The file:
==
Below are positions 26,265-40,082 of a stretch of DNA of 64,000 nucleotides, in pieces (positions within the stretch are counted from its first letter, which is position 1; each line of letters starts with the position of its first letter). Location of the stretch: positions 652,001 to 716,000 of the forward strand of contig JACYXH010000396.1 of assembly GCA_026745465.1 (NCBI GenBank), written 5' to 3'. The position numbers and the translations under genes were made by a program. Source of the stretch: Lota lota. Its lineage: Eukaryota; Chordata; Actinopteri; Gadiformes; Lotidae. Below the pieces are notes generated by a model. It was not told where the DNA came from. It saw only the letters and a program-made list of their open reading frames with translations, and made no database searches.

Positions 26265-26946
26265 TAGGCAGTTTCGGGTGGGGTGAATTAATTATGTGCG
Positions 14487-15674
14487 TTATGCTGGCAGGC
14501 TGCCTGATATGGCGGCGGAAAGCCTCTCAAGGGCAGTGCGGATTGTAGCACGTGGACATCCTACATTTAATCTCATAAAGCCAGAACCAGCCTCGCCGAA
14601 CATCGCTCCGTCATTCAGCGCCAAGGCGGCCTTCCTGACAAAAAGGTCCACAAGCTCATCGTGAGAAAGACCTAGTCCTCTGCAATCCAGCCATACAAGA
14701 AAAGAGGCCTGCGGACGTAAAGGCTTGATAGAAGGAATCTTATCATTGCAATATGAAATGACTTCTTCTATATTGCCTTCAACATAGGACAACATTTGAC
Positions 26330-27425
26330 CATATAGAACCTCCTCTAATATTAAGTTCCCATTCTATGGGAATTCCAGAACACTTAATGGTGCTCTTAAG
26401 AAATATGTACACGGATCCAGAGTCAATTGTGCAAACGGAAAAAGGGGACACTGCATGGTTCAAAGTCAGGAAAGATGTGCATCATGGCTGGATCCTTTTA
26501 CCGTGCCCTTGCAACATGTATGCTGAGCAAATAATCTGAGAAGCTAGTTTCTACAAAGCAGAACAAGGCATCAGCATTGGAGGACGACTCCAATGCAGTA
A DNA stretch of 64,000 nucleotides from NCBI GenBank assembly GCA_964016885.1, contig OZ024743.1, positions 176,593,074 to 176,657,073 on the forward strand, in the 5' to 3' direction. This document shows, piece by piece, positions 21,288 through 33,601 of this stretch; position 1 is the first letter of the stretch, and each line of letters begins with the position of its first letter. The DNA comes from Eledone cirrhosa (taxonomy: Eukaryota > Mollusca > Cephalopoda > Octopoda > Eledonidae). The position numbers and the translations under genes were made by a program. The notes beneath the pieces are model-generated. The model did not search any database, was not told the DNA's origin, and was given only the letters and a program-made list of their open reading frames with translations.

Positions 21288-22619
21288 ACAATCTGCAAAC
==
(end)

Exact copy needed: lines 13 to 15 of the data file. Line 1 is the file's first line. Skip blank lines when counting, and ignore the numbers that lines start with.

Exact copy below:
A DNA stretch of 64,000 nucleotides from NCBI GenBank assembly GCA_964016885.1, contig OZ024743.1, positions 176,593,074 to 176,657,073 on the forward strand, in the 5' to 3' direction. This document shows, piece by piece, positions 21,288 through 33,601 of this stretch; position 1 is the first letter of the stretch, and each line of letters begins with the position of its first letter. The DNA comes from Eledone cirrhosa (taxonomy: Eukaryota > Mollusca > Cephalopoda > Octopoda > Eledonidae). The position numbers and the translations under genes were made by a program. The notes beneath the pieces are model-generated. The model did not search any database, was not told the DNA's origin, and was given only the letters and a program-made list of their open reading frames with translations.

Positions 21288-22619
21288 ACAATCTGCAAAC